Bumper Poppy Crop in Afghanistan
Afghanistan has produced another banner crop of poppies for 2007 solidifying its status, according to the Baltimoresun.com, "as the worlds[sic] near-sole source of heroin..."
The Sun reports that this year's harvest represents about a 15 percent increase over 2006 poppy yields in the country, and that Afghanistan produces approximately 95 percent of global poppy production.
Also, a newly resurgent Taliban is allegedly linked to the poppy-producing source of heroin; a radical about-face for an organization who, when they ruled Afghanistan, strictly forbade poppy production.
Apparently, the Taliban has rethought its strategy: better to make money off of an indigenous, high-yield, money-making crop with the added benefit of getting Americans stoned.
It seems that America has not just been sowing the seeds of democracy in the nation that produced the al-Qaeda operation responsible for the 9/11 attacks on the United States: the first attack on the US mainland by a foreign outfit since the War of 1812.
The obsessive-compulsive US focus on the deteriorating conditions in Iraq have, apparently, proven a distraction for concentrated efforts to stamp out the Taliban and bring al-Qaeda to justice in Afghanistan.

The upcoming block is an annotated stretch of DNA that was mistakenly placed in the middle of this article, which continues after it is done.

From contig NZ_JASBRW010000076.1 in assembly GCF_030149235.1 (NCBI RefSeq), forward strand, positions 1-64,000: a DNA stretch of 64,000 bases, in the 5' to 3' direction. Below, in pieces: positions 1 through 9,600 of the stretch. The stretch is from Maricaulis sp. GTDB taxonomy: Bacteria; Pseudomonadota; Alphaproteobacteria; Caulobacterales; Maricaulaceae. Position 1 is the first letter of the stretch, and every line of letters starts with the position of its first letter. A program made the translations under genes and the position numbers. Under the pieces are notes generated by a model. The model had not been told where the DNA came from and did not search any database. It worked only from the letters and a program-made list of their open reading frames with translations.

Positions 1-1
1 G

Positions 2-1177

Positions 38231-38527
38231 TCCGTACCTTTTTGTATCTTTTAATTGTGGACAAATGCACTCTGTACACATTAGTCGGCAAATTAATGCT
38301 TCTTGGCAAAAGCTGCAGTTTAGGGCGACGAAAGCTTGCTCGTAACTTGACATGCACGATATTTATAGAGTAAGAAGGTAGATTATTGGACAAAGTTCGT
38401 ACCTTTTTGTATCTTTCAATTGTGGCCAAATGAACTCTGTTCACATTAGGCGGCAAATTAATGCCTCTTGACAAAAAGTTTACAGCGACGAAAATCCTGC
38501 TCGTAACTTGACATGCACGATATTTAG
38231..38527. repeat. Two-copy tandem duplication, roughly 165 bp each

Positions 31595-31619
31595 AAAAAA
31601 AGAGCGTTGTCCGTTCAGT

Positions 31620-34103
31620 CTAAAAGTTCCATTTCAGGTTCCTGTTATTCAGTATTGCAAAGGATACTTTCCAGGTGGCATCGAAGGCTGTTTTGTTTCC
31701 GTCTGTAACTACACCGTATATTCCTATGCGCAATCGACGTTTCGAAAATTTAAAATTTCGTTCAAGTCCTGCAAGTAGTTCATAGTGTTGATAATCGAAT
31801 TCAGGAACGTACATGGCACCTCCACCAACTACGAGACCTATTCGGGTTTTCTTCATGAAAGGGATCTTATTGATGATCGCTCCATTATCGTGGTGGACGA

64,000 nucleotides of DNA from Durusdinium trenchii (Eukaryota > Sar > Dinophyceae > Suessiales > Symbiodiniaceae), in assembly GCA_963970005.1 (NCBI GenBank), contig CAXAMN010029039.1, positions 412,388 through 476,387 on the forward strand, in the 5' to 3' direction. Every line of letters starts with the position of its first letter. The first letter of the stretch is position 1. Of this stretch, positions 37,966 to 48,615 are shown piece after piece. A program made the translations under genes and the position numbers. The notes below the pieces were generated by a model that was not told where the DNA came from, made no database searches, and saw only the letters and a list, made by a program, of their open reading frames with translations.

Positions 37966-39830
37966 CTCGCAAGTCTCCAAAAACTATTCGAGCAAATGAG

And, the impact of increased heroin production, considering the billions of US investment in Afghanistan, seems misplaced: how will continuing banner poppy crops affect the global HIV pandemic?
US Healthcare is failing
The NY Times today, Sunday, August 12, 2007 has acknowledged that:
"Many Americans are under the delusion that we have 'the best health care system in the world,' as President Bush sees it, or provide the 'best medical care in the world,' as Rudolph Giuliani declared last week. That may be true at many top medical centers. But the disturbing truth is that this country lags well behind other advanced nations in delivering timely and effective care."
The real news this week, however, concerning US health care, is the latest life expectancy figures for the USA. They're down.
That's not news; it's a trend that has been taking shape for years and is in direct correspondence to the American failure to invest in its health care system and to provide all citizens with health coverage regardless of ability to pay, racial or gender identity, class status, or age group.
Simply put: the US role as "sole superpower" is a hollow missive if we can destroy the world several times over with our weaponry, but we lag behind most of Europe, Japan, Jordan, Guam, and the Cayman Islands in caring for the health of our people.
The Cayman Islands is a particularly ironic competitor to US life expectancy rates serving, as it does, as a tax haven for corporate entities, including hundreds of insurance companies, and wealthy individuals seeking to evade federal taxes.
The US, according to the AP, now ranks 42nd in life expectancy: an American newborn in 2004 may expect to live to about 80 years, but that is down from a rank of 11th in 1984.